Wednesday, 12 October 2016

Dollar pressured by sterling's rebound from selloff

The recently buoyant dollar came under pressure in Asian trading on Wednesday, as sterling partially rebounded from its dramatic losses in the previous session.

The pound was up 1.5 percent at $1.2301 GBP=, after tumbling as low as $1.2086 on Tuesday, heading towards a 31-year low of $1.1450 hit on Friday as investors feared the impact on Britain from leaving the European Union.

Sterling benefited from a Bloomberg report that British Prime Minister Theresa May has accepted that Parliament should be allowed to vote on her Brexit plan.

"May will accept voting at the Parliament, which is giving the pound a short-term boost, but I'm not sure it's long-lasting," said Masafumi Yamamoto, chief currency strategist at Mizuho Securities in Tokyo.

"Its latest fall was too much and too rapid, so it's natural to see some rebound," he said. "It seems the dollar's weakness against sterling today is affecting the other dollar currency pairs as well, which is also natural."

The dollar index, which tracks the greenback against a basket of six major rivals, slipped 0.2 percent to 97.504 .DXY after rising as high as 97.758 on Tuesday, its loftiest peak since March.

The dollar edged down 0.1 percent to 103.45 yen JPY=, while the euro was steady at $1.1052 EUR=, recovering from a dip as low as $1.1049, its deepest nadir since early August.

The dollar had been on an upswing due to rising expectations that the U.S. Federal Reserve would raise interest rates as early as this year, with markets pricing in around a 70 percent chance of a hike in December.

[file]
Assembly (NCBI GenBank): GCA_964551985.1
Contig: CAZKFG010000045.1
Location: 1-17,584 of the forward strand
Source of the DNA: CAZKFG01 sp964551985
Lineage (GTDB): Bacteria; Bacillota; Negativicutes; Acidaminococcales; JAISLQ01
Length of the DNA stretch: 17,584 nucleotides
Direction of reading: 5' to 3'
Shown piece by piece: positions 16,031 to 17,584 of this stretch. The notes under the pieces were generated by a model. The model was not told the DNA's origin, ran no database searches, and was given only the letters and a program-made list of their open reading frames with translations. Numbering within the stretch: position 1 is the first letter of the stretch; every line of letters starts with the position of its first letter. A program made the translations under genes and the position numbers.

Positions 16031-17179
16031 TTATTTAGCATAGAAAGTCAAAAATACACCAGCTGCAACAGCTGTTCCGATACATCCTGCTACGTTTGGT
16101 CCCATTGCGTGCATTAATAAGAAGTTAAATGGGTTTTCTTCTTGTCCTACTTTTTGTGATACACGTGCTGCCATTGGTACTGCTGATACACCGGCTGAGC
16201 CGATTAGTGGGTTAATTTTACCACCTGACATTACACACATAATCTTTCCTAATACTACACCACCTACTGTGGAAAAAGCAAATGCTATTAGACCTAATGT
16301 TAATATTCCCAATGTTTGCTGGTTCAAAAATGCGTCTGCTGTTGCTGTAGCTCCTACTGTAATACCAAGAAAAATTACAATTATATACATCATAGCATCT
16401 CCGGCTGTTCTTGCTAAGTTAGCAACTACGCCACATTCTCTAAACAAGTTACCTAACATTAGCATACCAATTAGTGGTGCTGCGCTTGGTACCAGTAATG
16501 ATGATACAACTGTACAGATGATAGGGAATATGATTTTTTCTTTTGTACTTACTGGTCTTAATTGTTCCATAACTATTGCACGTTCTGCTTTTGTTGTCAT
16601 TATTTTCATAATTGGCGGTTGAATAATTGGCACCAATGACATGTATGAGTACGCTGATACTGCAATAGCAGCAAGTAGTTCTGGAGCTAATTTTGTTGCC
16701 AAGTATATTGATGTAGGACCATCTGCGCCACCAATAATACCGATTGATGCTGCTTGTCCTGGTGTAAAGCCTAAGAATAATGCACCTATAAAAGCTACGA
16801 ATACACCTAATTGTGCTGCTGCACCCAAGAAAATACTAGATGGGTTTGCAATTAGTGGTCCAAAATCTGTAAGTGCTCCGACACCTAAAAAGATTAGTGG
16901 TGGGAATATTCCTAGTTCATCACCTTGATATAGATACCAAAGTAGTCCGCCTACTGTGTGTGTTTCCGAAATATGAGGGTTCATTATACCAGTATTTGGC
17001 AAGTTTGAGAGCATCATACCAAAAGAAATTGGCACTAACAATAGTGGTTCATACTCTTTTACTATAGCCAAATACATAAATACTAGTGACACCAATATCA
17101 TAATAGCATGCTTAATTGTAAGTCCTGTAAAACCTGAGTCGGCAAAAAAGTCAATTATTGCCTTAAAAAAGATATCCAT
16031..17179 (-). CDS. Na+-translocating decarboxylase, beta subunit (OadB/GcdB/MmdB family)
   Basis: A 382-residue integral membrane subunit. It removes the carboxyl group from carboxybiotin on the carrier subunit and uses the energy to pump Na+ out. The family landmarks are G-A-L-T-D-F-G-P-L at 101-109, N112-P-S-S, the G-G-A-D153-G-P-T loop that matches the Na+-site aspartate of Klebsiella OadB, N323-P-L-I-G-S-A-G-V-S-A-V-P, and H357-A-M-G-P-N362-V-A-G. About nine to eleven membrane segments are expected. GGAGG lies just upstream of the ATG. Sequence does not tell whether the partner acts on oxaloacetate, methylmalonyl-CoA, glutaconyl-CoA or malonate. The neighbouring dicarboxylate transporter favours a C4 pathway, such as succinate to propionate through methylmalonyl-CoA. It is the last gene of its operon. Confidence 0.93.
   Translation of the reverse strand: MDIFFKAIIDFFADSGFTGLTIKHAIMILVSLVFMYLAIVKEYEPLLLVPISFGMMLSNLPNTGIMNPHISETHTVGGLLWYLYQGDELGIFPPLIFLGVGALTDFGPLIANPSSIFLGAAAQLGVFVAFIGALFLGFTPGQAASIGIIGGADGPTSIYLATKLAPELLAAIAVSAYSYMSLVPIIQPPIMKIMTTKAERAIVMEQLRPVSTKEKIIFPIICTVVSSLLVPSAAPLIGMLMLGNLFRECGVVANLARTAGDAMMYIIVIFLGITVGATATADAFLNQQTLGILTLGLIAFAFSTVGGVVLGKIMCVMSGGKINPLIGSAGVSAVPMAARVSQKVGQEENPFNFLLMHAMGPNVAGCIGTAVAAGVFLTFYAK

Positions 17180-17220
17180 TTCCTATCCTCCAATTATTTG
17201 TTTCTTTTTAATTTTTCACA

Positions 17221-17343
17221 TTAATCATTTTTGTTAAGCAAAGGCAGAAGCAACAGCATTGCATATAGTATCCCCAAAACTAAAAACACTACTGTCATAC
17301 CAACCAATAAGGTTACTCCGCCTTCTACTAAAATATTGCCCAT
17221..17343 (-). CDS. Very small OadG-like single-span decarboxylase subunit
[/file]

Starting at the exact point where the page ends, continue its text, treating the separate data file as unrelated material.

The dollar has also benefited as Democratic presidential nominee Hillary Clinton widened her lead in opinion polls over Republican rival Donald Trump.

Investors awaited the minutes of the Federal Reserve Open Market Committee's September meeting, scheduled to be released later on Wednesday, as well as U.S. retail sales data on Friday, for clues as to how close the U.S. central bank is coming to hiking interest rates.

"There is an increased probability of bigger interest rate differentials between Japan and the U.S., so that is a factor for yen softening, although this is not as big a factor as it used to be," said Harumi Taguchi, principal economist at IHS Markit in Tokyo.

Bank of Japan policymakers have signaled they have a higher threshold for further easing, sticking to their pledge to expand stimulus but only to protect the economy from external shocks.

BOJ Governor Haruhiko Kuroda made no direct reference of the need to achieve his inflation target quickly when he reiterated to Japan's parliament on Wednesday that he remains ready to cut interest rates or expand asset buying if needed.

Reference: Reuters Tokyo

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